The city has adequate health care system The city has one Civil (public) hospital besides six private hospitals. Tarn Taran has a largest 350 Bedded fully computerized Charitable Hospital viz. Guru Nanak Dev Super-speciality Hospital, run under 'Baba Jiwan Singh Baba Dalip Singh Educational Trust'(regd.). Baba Jagtar Singh Kar Sewa Wale is the Chairman. The Hospital has got all core medical facilities with state of art Radiology and Pathology Departments.[6]

Government and politics[edit]

Tarn Taran Sahib is situated near the Amritsar district. It sends one elected representative to the Lok Sabha (the Indian parliament), one member to the State Legislative Assembly and two members to Shiromani Gurdwara Parbhandhak Committee (SGPC) at Amritsar. It is the headquarters of Tarn Taran district. It is a municipal council with 19 wards. The district borders Doaba, Malwa Belt and Pakistan.

Cities, towns and counties[edit]

Notable Cities in Tarn Taran[edit]

Notable villages[edit]

Twin towns and sister cities[edit]

Tarn Taran is twinned with;


Bir Baba Budha Sahib ji[edit]

Gurdwara Beed Baba Budda Sahib is situated on Chaabal - Amritsar road near village Jhabal Kalan in district Amritsar Punjab India. Baba Buddha ji spent much of his life here. Guru Arjan Dev also visited this place at some stage. Also known as Gurudwara Bir Baba Buddha, this is situated in the revenue limits of the village of Thatta, 20 km south of Amritsar. The shrine honours and commemorates Baba Buddha (1506–1631), the venerable Sikh of the time of Guru Nanak who lived long enough to anoint five succeeding Gurus. He spent many years looking after the "bir", literally a reserved forest used for cattle grazing, said to have been offered to Guru Arjan by Chaudhari Langah of Patti out of his private lands. According to Gurbilas Chhevin Patshahi, it was here on 21 Assu 1651 Bk/20 September 1594, that Mata Ganga the wife of Guru Arjan, received blessings for an illustrious son (the future Guru Har Gobind, Nanak VI) from Baba Buddha. History When Mata Ganga, the wife of the fifth Sikh Guru desired the blessings of a son from her husband, Guru Arjan Dev, suggested that she pay a visit to Baba Buddha ji to ask for the gift. Mata ji got delecious food prepared by her attendees and visited Baba Ji at this venue with great pomp. But Baba ji refused to accept the food. Later Mata ji herself prepared a simple and basic meal of "missi roti and pyaag" (basic Indian bread and onion) and visited Baba ji. BABA BHUDA JI blessed Mata ji by telling her that her son would be a great warrior and he will crush the tyrants head as he simultaneously crushed the onion with a clinched fist. Consequently, Mata ji and Guru Arjan were blessed with just one son who later became the sixth Sikh Guru, Guru Hargobind. Description of shrine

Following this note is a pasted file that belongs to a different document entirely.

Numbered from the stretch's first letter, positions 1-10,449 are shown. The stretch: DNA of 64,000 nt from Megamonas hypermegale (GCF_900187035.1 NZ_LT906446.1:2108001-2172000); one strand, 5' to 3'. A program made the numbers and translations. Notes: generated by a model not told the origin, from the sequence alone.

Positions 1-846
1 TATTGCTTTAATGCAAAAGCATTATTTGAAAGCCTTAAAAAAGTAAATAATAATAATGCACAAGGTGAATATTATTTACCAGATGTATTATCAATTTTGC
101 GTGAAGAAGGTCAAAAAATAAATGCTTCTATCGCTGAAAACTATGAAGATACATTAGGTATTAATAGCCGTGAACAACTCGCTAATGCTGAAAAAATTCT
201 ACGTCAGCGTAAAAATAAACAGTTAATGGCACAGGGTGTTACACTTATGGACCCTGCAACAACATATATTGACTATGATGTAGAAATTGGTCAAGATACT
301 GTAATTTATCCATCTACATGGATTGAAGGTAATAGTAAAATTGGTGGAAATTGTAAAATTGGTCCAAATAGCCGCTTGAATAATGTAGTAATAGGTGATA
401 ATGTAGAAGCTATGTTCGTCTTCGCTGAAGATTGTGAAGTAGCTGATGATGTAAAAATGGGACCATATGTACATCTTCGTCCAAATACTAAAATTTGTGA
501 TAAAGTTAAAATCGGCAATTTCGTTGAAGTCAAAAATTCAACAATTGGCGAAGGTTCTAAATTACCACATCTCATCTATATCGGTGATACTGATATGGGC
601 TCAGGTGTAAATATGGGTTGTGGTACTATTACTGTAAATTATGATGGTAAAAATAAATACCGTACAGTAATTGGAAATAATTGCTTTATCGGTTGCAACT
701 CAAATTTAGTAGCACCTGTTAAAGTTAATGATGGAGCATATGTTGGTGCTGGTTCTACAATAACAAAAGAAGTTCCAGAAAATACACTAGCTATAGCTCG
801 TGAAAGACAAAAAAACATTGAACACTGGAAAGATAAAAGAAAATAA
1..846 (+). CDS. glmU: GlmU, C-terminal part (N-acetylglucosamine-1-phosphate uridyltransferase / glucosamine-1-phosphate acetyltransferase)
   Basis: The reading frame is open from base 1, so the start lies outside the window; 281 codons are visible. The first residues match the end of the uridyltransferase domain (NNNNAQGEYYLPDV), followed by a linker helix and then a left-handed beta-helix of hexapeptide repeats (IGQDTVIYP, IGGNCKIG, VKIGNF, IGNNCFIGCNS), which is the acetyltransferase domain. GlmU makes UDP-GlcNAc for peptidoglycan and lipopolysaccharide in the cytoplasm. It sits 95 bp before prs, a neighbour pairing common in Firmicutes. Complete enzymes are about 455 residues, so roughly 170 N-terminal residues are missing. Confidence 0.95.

This gurudwara is popularly known as simply Bir Sahib, is situated about 2 km northwest of Thatta. The present complex was raised by Baba Kharak Singh, a follower of Sant Gurmukh Singh Sevavale. The sanctum, where the Guru Granth Sahib is seated on a canopied seat of white marble, is a metre high square platform at the far end of a rectangular hall constructed in 1951. The 70 metre square Sarovar is to the north of this hall. A spacious divan hall was added in 1975. Guru ka Langar with a large dining hall and a two storeyed residential block for pilgrims are in a separate compound. Besides, there is a Khalsa higher secondary school (established 1963) as well as a Khalsa College (established 1969), both named after Baba Buddha. The Gurdwara is managed by a local committee under the auspices of the Shiromani Gurdwara Parbandhak Committee. Besides the daily prayers and the celebration of important anniversaries on the Sikh calendar, largelyattended divans take place on the first of each Bikrami month. The biggest function of the year is a religious fair held on 21st of Assu, corresponding with 6 Octob